D is for Daylight Saving Time. Arizona is unique in that we don’t recognize Daylight Saving Time. There’s no “springing forward” or “falling back” in any Arizona household. You’d think that would make things easier – but, in fact, the opposite is true, because the second we need to connect with someone outside the state, we have to keep track of not only their time zone, but whether DST is in effect or not. When I worked in New York, my friends thought I was nuts to ask what the time difference was to the West Coast right now. “It’s always 3 hours!” they’d insist. Ah, yes, but not for Arizona. I’ve long thought we should just split the difference on the half-hour and end this infernal clock-changing nonsense altogether. David Prerau has written a book about DST called Seize the Daylight. I’ hoping he schedules big events for the second Sunday in March and the first Sunday in November.
E is for Echo Canyon. The Echo Canyon Trail and Recreation Area are located on Camelback Mountain, right in the center of Phoenix. A challenging hike, this 3.3 mile trail takes you through a lush, riparian canyon with a small creek crossing. The only – yet reverberating – complaint about this hiking trail is the paucity of parking. No matter what your book topic or where in the country you hold your signings, make sure your venue has enough accessible parking for all. You’d hate “I couldn’t find a place to park” to be the reason people didn’t attend.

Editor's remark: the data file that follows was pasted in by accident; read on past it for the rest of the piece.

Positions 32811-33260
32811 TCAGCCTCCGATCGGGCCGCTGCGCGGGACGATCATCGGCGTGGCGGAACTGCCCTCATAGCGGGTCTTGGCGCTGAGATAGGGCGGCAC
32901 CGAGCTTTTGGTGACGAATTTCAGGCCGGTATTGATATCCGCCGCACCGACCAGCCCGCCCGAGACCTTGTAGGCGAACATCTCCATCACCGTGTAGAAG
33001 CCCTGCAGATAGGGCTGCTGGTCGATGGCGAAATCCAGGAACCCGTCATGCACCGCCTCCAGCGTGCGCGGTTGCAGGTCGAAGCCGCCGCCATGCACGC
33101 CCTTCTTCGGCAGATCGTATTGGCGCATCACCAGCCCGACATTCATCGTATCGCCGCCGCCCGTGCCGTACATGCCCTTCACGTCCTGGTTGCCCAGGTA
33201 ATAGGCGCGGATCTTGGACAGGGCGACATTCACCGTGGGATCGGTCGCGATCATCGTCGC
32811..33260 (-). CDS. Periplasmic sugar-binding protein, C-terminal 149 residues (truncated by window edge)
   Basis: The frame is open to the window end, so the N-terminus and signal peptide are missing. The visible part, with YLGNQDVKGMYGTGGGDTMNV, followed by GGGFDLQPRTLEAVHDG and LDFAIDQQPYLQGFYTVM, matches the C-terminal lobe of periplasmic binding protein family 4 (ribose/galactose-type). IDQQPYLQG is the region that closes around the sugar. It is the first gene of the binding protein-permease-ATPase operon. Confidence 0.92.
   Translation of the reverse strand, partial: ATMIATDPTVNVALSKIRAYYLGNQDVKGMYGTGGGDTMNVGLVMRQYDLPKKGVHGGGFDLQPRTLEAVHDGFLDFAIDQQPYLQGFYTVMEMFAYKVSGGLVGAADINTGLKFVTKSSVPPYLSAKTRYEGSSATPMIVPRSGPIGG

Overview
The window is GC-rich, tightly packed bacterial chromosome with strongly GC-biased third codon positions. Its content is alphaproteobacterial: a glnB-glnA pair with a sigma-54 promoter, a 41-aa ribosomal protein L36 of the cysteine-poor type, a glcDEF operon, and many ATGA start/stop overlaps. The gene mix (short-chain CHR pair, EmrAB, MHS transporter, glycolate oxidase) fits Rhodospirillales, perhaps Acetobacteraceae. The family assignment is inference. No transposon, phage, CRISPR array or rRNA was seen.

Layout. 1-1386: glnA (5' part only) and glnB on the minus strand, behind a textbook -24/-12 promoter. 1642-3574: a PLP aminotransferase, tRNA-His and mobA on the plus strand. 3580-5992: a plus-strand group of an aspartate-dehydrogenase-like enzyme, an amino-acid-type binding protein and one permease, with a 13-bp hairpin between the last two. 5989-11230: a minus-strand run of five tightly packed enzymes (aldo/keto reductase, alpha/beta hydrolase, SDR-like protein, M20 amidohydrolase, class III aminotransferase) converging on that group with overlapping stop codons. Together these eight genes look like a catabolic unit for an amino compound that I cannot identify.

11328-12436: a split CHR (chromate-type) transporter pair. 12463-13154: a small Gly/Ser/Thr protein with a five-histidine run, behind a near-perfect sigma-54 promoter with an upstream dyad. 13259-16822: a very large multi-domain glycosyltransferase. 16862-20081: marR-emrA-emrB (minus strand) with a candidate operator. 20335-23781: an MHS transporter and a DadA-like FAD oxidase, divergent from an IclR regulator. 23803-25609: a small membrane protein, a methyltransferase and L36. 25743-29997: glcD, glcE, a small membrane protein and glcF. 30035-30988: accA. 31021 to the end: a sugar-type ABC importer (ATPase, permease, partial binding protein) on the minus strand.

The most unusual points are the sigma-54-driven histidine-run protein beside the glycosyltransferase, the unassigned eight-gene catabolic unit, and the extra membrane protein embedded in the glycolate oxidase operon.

F is for Four Corners. Four Corners Monument is the only place in the United States where four states (Arizona, New Mexico, Utah, and Colorado) meet at one point. Did you know the Frommer’s travel guide company has moved into eBooks? According to their website, “Frommer’s ShortCuts give you exactly what you need for your trip to The Four Corners Region, Arizona – and no more.” And look, ma, no Amazon!
G is for golf. Desert … golf mecca. It’s not a logical leap, so you might be surprised to know that the Phoenix area alone boasts more than 100 golf courses, several dozen of them located that sunny vacation destination known as Scottsdale. While a number of books deal specifically with Arizona golfing (like Arizona’s Greatest Golf Courses by Bill Huffman and Golf in Scottsdale by Joan Fudala), more than 300 mention it at least in passing. If you’ve got a golf book and you’re not holding signings and events at golf clubs around Arizona, you’re missing a HUGE market.
H is for haboob. A haboob is a giant wall of dust that results from a microburst. Images of the things resemble scenes from a horror movie, and they are NO fun to drive in.
The word “haboob” derives from the Arabic word habb, meaning “wind.” These walls of dust that can reach 5,000 feet high might look like an incredibly rare occurrence, but in this desert environment, the phenomenon is not all that uncommon. Stellar reviewer Cathy, of the Kittling: Books blog, worked the 2011 haboob into her weekly links roundup for July 8, 2011. Are you working current events into your blog?